He told Sky News that procedures for transporting prisoners are "well developed" and depend on an assessment of the individual being moved.

Prisoners are handcuffed while being moved from one location to another, he said, while in certain circumstances prisoners may be accompanied by "multiple experienced officers", and he understood that this was the case on Monday.

He said: "It was not just Lorraine who was there, there were a number of very experienced officers and the person in question was under restraint at the time."

He added: " Clearly over the coming weeks and months not only will the police be doing a major investigation, I presume the Ministry of Justice will be doing an investigation, and of course we in Serco will want to get to the bottom in a forensic way of what went wrong."

Justice Secretary Michael Gove said: "I was shocked to hear of the tragic death of Lorraine Barwell. No words can express the devastating effect this will have on her family and friends and my deepest sympathies are with them at this difficult time.

"Lorraine Barwell was a courageous and dedicated prisoner custody officer who delivered a vital public service for more than a decade. She, like thousands of prison officers across the country, worked hard in challenging circumstances to keep the public safe.

"My department will provide every assistance to the police as they investigate this incident."

The justice services trade union, Community, said it will hold urgent talks with Serco on Monday.

Adrian Axtell, national officer for Community said: "Our thoughts are with the family, friends and colleagues of Lorraine Barwell. This despicable crime should give everybody pause for thought about the dangers that prison custody officers can potentially face on a day-to-day basis.

"We will begin discussions with Serco on Monday to work together and respond appropriately to this tragic incident. However, safety of staff should be an issue for government not just the contract operators.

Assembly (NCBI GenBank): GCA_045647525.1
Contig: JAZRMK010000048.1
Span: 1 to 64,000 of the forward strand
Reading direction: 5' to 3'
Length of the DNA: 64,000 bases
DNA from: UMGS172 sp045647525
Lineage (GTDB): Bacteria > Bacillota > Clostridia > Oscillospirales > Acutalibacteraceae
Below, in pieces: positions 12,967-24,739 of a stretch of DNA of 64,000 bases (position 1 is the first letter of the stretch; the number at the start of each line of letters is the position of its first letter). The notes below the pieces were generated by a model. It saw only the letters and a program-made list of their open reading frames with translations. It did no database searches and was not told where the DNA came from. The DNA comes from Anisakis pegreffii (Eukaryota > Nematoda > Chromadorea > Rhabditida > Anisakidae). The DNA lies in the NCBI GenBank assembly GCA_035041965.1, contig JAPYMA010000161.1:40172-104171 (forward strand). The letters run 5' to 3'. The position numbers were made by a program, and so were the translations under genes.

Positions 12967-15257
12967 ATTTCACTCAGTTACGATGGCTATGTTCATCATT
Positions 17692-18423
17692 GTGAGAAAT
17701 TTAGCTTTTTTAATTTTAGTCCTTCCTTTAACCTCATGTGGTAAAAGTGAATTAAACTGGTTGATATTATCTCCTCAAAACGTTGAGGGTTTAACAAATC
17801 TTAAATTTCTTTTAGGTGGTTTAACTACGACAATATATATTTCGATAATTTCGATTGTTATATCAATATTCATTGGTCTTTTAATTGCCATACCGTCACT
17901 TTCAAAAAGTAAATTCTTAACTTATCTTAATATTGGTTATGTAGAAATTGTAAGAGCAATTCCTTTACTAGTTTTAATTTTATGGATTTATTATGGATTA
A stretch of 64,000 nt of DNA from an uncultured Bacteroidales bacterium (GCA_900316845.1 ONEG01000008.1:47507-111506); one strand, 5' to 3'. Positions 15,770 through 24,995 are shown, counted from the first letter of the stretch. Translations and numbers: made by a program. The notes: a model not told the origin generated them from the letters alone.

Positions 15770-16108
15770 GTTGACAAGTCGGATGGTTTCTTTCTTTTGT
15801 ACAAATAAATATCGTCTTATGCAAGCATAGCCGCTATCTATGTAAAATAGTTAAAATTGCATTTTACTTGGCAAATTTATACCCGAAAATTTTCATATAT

"An urgent review of the security of staff must be conducted. Appropriate risk assessments need to be carried out, including a review of staffing levels. There should never be a chance for this kind of incident to be repeated. As the union representing court escort staff we want safe operating solutions for all our members, regardless of which government contract they are working on."

The POA, the Professional Trades Union for Prison, Correctional and Secure Psychiatric Workers, added that the thoughts of all its members are with the family, friends and colleagues of Ms Barwell.

It said: " Although not a member of the POA, this unspeakable crime should serve to remind the public and politicians of the violent and unpredictable nature of the criminal justice workplace.

"This is not about public good, private bad, or vice versa, but a stark illustration that staff within the criminal justice system care for and control violent criminals 24 hours a day every day of the year in the essential protection of the public."